The Flying Pace of an Icelandic Horse

in 37th Göteborg International Film Festival

by Tadeusz Szczepanski

Icelandic cinema keeps amazing us with its originality. More proof of its vitality and appeal can be found in Of Horses and Men (Hross í oss), produced under the patronage of Fridrik Thor Fridriksson, the godfather of Icelandic film success, and directed by Benedikt Erlingsson, a director previously known mostly for his achievements in the theater. The English title of the film refers to John Steinbeck’s famous novel Of Mice and Men, but it has little in common with that text. Instead, it faithfully depicts one of the key aspects of life in Iceland, where horses are as intrinsic to the vast wilderness as camels to the Arabian desert. Like camels, horses have been used for centuries to enable communication between distant settlements and solitary households.

However, the usefulness of horses is only a starting point for showing the deep, even symbiotic, bond between horses and men in Iceland. Not only does Erlingsson draw on a number of parallels (some more subtle than others) between human and animal behavior — for example, in relation to sexual desire — but he shows us dangerous situations in which horses provide men with help, even at the cost of their own lives. The organic relationship between man and animal is symbolized by the reflection of a human figure in a horse’s pupil, and this image kicks off each of the film’s stories.

Of Horses and Men consists of several episodes, each connected by some colourful characters and dramatic adventures, and presented with a sense of humor and poetry. We watch with great amusement as a widow makes subtle advances towards a superannuated bachelor, the proud owner of a purebred mare, ending in a bawdy seduction of the man in a quiet corner of the Icelandic interior. We are not the only witnesses of the daring finale to this courtship; other members of the expedition are also watching, equipped with binoculars.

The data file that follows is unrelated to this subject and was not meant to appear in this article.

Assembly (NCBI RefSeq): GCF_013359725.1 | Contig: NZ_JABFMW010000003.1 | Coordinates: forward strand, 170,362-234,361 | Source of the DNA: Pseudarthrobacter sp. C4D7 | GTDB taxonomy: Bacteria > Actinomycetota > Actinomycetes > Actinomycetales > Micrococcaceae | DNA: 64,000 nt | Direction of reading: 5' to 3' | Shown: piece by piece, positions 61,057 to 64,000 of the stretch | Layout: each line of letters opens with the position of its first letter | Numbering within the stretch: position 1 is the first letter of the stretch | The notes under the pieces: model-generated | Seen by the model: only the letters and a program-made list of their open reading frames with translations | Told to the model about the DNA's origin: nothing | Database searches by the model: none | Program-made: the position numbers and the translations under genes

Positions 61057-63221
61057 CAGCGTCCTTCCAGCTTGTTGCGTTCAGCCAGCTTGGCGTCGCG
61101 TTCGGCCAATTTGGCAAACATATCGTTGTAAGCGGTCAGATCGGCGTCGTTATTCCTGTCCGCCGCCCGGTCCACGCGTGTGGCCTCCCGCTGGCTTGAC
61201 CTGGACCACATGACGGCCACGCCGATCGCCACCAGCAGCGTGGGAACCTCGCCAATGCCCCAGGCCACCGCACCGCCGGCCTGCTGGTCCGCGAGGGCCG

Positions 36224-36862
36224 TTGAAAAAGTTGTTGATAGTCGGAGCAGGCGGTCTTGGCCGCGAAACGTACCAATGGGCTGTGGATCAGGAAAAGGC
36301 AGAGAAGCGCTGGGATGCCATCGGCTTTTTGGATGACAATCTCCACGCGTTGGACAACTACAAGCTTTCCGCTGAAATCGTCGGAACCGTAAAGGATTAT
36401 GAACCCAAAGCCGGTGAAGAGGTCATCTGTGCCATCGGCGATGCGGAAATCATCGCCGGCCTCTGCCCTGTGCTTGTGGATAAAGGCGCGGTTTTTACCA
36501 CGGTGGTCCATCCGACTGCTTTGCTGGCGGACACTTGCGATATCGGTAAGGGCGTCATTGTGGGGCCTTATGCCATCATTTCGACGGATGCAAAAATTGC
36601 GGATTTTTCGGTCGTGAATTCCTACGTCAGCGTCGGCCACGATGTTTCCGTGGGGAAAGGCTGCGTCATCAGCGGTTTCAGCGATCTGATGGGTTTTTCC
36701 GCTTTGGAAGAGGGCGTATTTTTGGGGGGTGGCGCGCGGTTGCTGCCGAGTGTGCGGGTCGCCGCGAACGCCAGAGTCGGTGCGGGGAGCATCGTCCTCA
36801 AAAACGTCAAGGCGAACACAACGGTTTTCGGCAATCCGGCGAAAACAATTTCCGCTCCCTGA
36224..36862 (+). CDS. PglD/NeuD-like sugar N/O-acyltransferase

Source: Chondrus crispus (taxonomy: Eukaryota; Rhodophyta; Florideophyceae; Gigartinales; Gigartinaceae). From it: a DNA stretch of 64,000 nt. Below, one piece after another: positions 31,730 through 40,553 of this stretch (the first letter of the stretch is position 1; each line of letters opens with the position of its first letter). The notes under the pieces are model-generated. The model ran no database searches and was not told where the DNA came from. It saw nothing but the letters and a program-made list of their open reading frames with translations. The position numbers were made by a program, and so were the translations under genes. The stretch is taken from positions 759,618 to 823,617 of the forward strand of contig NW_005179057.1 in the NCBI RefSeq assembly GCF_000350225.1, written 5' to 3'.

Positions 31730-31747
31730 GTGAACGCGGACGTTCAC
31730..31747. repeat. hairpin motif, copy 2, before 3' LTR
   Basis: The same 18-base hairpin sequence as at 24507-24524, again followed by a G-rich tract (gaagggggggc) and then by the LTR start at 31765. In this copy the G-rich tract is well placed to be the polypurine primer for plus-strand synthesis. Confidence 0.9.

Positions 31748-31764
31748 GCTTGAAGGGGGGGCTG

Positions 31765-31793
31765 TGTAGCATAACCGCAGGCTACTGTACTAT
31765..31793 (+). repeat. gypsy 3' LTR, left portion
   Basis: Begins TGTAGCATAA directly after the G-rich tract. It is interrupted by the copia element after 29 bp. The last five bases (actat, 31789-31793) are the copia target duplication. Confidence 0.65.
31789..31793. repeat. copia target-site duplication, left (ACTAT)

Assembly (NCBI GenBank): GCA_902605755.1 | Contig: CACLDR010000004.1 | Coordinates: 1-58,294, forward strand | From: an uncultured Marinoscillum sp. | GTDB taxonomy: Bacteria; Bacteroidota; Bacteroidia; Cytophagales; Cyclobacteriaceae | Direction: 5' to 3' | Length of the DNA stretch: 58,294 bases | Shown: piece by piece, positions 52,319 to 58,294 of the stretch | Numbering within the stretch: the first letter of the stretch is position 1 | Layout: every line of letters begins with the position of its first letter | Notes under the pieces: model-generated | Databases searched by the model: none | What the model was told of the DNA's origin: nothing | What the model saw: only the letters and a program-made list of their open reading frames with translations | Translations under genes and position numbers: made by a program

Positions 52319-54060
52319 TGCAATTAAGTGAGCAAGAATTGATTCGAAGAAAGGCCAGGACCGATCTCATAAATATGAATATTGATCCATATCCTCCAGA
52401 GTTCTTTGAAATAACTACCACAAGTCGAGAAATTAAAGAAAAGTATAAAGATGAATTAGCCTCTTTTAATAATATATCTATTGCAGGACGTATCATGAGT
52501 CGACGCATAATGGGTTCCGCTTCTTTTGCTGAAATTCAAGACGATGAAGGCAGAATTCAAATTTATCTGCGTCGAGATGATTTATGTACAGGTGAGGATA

Elsewhere, a relentless alcoholic rides a horse through water towards a Russian trawler in order to buy smuggled 96% alcohol. Unfortunately, his greedy drinking after he manages to reach the shore means this story has to end tragically. In another episode, a Spanish tourist who becomes separated from the rest of his horseback group gets lost in a blizzard. He rescues himself by hiding inside a disembowelled horse. In the final story, a confrontation between two farmers over barbed wire leads to a deadly end.

Of Horses and Men reveals the exceptional cinematic talent of this former theater director. Erlingsson has a special gift for arranging truly original and attractive situations and images, such as the one on the film’s poster, in which a stallion makes a pass at a mare who carries a stupefied rider on her back. As a matter of fact, this scene rhymes with the unceremonious seduction of the rider by the passionate widow, the owner of the uncontrollable stallion.

The sequence involving the foolhardy expedition for alcohol is also extraordinary. Light signals given off by the inhabitants of scattered settlements result in wonderful film effects.

The specific ethnic character of the film is heralded by the celebration of a horse running gracefully in a unique, almost dancer-like way. This is the so-called flying pace of the Icelandic horse, which cannot be found anywhere else. The flying pace is also a metaphor for Icelandic cinema, which keeps producing more and more new talents, and which astonishes the film world with its unparalleled exoticism.

Edited by Lesley Chow